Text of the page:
With everyone pointing out how LeBron James made the correct decision now that the Miami Heat is up 2-0 in their best of seven series against the Celtics, it’s time to take a look back.
First, James is getting all kinds of credit for tempering his game and allowing Dwyane Wade to be the focal point at times. But was he willing to do that in Cleveland?
How many times did James take the ball from his teammates and spend countless seconds dribbling at the top of the key looking for his shot?
In retrospect, James didn’t trust the other guys wearing the wine and gold. Granted, there was no one the equal of Wade on the Cavalier roster, but there were players like Mo Williams, Shaquille O’Neal and Antawn Jamison who have and can make plays.
However, the front office made some mistakes as well. They tried to make deals to bring more talent in, no question about that, but they made errors in talent judgment as well.
The first mistake made was by coach Mike Brown and his handling of first round draft pick Shannon Brown.
No one knows what goes on in the locker room, and perhaps Brown’s attitude was questionable in the eyes of the coaching staff, but this guy has some ability, but he was never given a real chance to play in Cleveland.
He has proven to be good enough to be a contributor on two NBA title teams with the Lakers, averaging 8.7 points this season.
Brown could have been a guy who could get out on the fast break with James and been part of a lethal fast break.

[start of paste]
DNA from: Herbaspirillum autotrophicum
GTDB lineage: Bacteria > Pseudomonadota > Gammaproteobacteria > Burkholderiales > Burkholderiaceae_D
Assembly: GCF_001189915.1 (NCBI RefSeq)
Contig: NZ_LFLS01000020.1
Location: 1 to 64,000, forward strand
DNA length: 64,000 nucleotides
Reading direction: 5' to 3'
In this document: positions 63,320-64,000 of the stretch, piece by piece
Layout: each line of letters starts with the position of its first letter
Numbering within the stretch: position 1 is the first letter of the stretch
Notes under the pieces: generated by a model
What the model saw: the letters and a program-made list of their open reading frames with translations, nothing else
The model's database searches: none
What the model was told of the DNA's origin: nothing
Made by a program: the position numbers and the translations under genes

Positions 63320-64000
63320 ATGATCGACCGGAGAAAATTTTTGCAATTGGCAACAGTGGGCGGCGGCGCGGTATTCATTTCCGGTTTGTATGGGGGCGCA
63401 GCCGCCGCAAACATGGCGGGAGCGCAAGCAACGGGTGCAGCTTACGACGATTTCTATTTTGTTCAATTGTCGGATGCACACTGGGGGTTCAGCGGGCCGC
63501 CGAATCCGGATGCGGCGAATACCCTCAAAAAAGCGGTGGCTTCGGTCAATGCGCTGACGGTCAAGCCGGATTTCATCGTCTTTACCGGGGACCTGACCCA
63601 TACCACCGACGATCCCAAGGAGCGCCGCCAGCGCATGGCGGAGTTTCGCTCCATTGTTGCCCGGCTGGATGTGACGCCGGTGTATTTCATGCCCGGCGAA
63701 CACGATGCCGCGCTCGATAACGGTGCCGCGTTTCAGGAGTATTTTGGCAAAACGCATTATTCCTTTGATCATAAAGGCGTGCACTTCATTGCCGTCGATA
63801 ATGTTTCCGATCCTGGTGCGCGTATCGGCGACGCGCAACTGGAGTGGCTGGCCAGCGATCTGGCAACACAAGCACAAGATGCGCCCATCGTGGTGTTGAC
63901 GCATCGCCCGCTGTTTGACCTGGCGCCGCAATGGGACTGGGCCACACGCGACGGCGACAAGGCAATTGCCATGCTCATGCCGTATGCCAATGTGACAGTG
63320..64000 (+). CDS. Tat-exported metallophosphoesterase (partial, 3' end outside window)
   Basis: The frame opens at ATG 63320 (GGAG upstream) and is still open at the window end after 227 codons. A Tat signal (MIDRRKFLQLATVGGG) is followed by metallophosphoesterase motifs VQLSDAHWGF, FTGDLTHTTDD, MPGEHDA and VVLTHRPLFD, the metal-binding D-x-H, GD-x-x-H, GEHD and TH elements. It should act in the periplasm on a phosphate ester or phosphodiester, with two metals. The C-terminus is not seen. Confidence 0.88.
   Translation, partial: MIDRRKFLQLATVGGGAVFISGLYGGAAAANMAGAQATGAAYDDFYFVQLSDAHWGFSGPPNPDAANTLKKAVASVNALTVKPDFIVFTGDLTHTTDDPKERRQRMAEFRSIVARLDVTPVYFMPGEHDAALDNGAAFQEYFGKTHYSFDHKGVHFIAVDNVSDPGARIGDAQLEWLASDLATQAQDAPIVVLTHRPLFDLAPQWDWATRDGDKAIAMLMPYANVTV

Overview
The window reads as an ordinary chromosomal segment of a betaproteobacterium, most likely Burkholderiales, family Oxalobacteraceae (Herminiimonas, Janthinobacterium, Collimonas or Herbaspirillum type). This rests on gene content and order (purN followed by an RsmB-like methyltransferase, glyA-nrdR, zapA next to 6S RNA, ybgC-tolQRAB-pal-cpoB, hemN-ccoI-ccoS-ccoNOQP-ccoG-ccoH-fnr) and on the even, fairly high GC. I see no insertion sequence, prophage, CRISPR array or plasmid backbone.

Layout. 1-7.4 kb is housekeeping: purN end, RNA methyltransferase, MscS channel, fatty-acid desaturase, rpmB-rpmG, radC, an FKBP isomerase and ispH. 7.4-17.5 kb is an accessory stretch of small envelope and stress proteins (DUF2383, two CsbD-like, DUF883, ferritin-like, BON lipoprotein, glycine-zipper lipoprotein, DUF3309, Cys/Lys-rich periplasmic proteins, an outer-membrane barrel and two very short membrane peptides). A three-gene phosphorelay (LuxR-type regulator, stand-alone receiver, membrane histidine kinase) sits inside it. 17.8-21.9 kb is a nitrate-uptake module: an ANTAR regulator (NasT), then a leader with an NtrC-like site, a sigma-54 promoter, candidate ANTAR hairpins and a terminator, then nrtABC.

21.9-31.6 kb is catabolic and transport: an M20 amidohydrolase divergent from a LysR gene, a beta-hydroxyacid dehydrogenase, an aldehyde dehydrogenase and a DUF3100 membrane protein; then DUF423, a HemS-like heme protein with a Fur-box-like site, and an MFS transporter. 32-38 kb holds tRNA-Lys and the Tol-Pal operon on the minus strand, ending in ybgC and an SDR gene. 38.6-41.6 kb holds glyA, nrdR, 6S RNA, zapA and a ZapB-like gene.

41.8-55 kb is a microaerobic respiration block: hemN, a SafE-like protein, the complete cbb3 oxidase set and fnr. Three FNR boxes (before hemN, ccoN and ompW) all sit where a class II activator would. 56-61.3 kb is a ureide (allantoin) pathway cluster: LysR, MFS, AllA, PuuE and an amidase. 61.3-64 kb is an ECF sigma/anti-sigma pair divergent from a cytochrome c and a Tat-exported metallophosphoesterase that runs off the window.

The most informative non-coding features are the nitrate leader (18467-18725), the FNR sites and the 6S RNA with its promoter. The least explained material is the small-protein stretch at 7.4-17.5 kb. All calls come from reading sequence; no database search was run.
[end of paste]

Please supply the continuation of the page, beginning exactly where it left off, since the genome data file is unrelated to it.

Even in his rookie year, we thought Brown should have been brought along slowly so he could have been a factor in the playoffs.
Instead, he played just 202 minutes for the season.
Another opportunity to bring in a player to complement James was wasted in 2009 when then GM Danny Ferry picked Christian Eyenga on the first round.
Eyenga looks like he has some ability and may be a contributor down the line, but he couldn’t play immediately and that’s what the Cavs needed.
To take Eyenga, Ferry passed on several players who are contributors on good teams. However, at the time, the two guys people were clamoring for were former Pitt Panthers: Sam Young and DeJuan Blair.
Young started 46 games for a Memphis team that has reached the second round of this year’s playoffs, averaging 7.3 points per game, shooting 47% from the floor. Certainly, he could have helped out last year when he had similar numbers.
Blair played in 81 games, starting 65 for the #1 seed in the Western Conference, San Antonio. He averaged 8 points and 7 rebounds, shooting 50% from the floor. He certainly could have been in the mix last season as an inside player because he got minutes with the Spurs last season.
James probably made up his mind to leave the Cavaliers before the season ended last year because, in his mind, he didn’t have enough help.
Would having guys like Brown, Young or Blair on the roster have swayed him? Probably not.
But that doesn’t mean that Mike Brown and Danny Ferry should be off the hook either. All of those guys are contributors for good teams in the NBA.
They could have helped here as well.